Is it possible to be a meat-eating environmentalist? As the United Nations' Intergovernmental Panel on Climate Change has warned us, we have less than 10 years to mitigate climate catastrophe. The report called for “unprecedented changes” to all aspects of society to prevent warming beyond this level. Should ditching meat be part of this?
According to the Food and Agriculture Organization of the United Nations, the global livestock industries account for 7.1 gigatonnes of carbon dioxide-equivalent per year, representing 14.5% of all human-caused greenhouse gas emissions. It also notes that 26% of the world's arable land is used for livestock, not to mention that 33% of all cropland is dedicated to growing animal feed. Deforestation is a huge issue, as 1.5 soccer fields are cleared in the Amazon Rainforest every hour to make room for grazing cattle.
There is also the issue of water availability - raising animals for food uses 1/3 of our potable water supply. Yet, 700 million people across the globe suffer from water scarcity.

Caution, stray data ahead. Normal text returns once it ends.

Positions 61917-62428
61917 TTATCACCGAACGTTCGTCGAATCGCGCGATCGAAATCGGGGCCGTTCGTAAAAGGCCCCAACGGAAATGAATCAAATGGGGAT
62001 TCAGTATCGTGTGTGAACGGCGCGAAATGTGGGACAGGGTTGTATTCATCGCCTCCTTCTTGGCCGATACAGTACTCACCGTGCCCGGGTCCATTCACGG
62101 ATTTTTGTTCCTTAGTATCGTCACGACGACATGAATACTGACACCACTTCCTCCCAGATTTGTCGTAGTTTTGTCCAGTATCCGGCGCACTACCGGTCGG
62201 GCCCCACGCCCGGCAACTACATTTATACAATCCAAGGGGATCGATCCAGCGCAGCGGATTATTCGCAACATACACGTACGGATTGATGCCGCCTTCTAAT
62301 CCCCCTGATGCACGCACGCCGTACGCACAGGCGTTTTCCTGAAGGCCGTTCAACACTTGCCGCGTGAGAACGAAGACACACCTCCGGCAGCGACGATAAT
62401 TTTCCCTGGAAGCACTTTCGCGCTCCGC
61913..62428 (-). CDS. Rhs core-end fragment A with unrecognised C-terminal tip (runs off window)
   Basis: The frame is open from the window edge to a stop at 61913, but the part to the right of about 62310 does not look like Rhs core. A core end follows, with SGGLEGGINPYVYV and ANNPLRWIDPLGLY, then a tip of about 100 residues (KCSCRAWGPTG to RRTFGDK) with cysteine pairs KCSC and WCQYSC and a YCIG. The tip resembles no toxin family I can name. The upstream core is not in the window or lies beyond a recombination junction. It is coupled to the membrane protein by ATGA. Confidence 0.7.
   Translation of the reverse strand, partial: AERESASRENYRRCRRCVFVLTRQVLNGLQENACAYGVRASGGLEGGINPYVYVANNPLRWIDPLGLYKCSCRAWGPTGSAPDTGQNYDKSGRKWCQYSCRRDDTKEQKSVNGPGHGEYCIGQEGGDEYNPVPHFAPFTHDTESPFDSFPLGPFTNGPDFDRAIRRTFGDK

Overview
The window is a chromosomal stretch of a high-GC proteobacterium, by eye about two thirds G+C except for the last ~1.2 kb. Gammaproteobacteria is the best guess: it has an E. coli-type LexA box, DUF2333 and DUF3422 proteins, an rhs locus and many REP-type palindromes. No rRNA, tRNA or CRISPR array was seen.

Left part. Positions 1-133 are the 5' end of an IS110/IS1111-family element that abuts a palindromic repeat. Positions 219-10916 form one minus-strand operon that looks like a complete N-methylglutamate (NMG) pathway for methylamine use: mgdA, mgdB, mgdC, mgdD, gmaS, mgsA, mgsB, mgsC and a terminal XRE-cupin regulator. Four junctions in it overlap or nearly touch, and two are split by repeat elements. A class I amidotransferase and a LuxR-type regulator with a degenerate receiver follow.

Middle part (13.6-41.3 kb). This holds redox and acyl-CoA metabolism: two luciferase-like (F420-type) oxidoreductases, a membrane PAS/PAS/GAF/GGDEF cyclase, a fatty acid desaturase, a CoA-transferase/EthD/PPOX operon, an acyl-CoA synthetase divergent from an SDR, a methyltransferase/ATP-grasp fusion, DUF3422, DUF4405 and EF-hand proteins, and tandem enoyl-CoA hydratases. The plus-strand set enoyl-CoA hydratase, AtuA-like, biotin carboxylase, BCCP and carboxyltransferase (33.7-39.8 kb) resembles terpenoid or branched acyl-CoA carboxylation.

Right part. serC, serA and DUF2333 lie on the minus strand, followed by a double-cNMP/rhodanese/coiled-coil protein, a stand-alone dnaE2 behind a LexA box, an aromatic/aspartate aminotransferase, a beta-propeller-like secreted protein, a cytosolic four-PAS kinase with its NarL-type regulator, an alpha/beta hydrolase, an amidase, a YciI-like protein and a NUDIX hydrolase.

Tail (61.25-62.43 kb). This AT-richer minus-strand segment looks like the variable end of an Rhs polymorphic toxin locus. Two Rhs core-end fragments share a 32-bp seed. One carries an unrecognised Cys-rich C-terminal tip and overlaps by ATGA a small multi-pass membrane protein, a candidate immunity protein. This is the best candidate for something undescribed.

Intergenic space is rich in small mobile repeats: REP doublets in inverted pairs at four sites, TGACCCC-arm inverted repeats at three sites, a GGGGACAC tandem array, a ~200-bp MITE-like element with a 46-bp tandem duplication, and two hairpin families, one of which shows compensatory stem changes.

Ocean dead zones have been linked to livestock manure and agricultural run-off. As ocean temperatures rise, coral reefs are dying and the water is becoming more acidic as a result. Ocean acidification makes it harder for marine ecosystems to thrive.
The evening will kick off with a panel discussion between our judges around the importance of film making to raise awareness of conservation issues. We will then screen a diversity of short movies belonging to the following categories:
People & Nature: Communities, Heroes & Wellbeing
Conservation Works: Learning from Success & Failure
Constantinos Christou – A filmmaker based in
Nicosia ,Cyprus. He can undertake projects as a 1st or 2nd Camera Operator or an assistant/runner for bigger productions. After his graduation from Plymouth College of Art he spent 3 months in Abruzzo, Italy producing films for a wildlife organisation which is working to save the marsican brown bear from extinction. He travelled to more than 20 countries for various projects and has 8 years of experience. He has received awards from many film festivals all over the world.
He’s a proficient user of all kinds of professional 4K equipment, such as RED, ARRI, Canon and Panasonic cameras, as well as DJI drones.